This paper describes ways to optimize vertical and lateral spacing of horizontal wells in a stacked bench development up-front and, if necessary, adjust the development spacing based on early time Gas-Oil-Ratio (GOR) behavior, other diagnostic methods, and/or seismic inversion.
In recent years, the Permian Basin has become the leading unconventional resource play due to, among other things, the high quality of the resource and stacked-bench horizontal well developments. Maximizing recovery and profitability in a stacked-bench unconventional play is challenging because operators must optimize both the inter-bench vertical well spacing and the intra-bench lateral well spacing.
Generally, well interference can be detected by comparing well productivities, initial reservoir pressures, Stimulated Rock Volumes, and Expected Ultimate Recoveries against forecasted well performance. However, such analyses do not directly reveal whether any observed interference is due to inter-bench or intra-bench interactions. Without the ability to distinguish inter-bench interference from intra-bench interference in advance, vertical and lateral spacing optimization might be achieved only at the risk of over-capitalizing a development.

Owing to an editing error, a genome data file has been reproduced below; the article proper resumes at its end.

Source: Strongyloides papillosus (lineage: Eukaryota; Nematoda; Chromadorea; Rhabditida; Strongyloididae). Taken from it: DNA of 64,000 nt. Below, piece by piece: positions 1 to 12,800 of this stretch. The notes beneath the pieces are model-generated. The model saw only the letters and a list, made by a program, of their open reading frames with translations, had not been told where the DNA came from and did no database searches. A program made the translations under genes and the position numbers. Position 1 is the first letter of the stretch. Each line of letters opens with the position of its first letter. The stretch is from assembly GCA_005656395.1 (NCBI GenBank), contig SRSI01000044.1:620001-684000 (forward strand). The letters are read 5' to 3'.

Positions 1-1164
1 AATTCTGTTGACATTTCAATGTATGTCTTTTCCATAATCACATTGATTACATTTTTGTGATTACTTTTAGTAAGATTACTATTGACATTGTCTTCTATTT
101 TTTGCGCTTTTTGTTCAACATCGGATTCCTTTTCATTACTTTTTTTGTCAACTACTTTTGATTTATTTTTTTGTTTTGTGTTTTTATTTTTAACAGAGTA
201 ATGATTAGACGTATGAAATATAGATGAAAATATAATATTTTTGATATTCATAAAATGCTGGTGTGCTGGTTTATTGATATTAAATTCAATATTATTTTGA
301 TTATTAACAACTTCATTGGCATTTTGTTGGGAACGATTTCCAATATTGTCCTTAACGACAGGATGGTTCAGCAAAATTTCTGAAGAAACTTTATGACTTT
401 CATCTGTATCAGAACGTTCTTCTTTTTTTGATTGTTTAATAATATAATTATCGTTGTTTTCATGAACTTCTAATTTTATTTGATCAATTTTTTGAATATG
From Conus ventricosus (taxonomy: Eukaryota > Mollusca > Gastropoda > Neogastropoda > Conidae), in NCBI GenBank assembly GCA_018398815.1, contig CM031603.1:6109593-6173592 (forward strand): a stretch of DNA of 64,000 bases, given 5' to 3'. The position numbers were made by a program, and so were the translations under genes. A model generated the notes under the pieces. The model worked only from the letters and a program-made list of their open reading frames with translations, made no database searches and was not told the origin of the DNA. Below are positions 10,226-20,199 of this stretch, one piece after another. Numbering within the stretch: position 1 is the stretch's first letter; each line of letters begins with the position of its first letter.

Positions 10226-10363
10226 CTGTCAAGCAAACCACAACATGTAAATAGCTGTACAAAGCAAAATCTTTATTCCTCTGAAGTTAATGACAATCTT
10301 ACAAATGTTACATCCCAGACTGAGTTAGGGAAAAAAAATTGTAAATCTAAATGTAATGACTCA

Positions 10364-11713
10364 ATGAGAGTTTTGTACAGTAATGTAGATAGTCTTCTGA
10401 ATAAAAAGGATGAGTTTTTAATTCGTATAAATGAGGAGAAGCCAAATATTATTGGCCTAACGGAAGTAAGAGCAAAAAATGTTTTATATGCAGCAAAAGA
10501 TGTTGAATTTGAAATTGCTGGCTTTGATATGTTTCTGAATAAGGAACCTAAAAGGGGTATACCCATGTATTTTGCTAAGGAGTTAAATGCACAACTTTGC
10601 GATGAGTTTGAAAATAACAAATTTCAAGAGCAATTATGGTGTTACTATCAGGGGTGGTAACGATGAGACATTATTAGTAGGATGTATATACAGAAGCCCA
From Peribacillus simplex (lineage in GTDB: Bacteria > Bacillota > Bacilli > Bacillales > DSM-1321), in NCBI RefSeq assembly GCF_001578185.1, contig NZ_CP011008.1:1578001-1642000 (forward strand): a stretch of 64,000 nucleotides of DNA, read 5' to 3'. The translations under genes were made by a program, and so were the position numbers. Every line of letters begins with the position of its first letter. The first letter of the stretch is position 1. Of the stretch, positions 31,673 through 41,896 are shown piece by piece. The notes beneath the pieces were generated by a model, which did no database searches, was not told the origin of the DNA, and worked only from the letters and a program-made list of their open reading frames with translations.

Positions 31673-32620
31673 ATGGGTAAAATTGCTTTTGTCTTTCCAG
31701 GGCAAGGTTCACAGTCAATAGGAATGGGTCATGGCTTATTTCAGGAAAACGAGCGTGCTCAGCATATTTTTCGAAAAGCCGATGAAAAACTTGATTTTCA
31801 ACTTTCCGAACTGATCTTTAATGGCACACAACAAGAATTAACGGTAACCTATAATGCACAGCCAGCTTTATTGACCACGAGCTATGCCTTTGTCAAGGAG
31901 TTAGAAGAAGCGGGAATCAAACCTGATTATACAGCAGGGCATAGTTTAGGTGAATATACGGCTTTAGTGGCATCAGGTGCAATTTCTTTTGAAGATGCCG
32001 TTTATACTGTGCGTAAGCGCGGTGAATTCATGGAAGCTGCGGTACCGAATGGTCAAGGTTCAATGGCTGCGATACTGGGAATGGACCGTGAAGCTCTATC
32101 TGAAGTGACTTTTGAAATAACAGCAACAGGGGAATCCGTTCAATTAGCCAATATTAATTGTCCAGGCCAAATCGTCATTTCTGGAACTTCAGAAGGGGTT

This paper presents a case study in which an analysis of GOR behavior was coupled with other analyses to determine the source of interference. Stand-alone (i.e., widely-spaced) wells in each bench were found to display unique GOR characteristics. When horizontal wells in different benches interfered with one another, however, the GOR trends observed in the wells were synchronized.
Wells with synchronized GORs exhibited substantial departure (better or worse) from expected performance, thereby confirming the hypothesis that they were interfering. Among wells that had synchronized GORs, in some cases, production from one well appeared to have been captured by another well, whereas in other cases, productivity of both wells were affected.
It was found that the contrast in the elastic properties of the stacked benches, which was discerned from the inversion of seismic data, played a key role in the vertical interference between wells. When stacked benches have similar elastic properties, much stronger interference was observed than when the elastic properties were dissimilar. As demonstrated by previous laboratory experiments (Thiercelen et al., 1987), mineback studies (Warpinski et al., 1981; Warpinski et al., 1987), and modeling (Thiercelen et al., 1987; Barree et al.; 1998; Smith et al., 2001; Zhang et al., 2007), a large contrast in the elastic properties between benches appears to create flow barriers at the interface.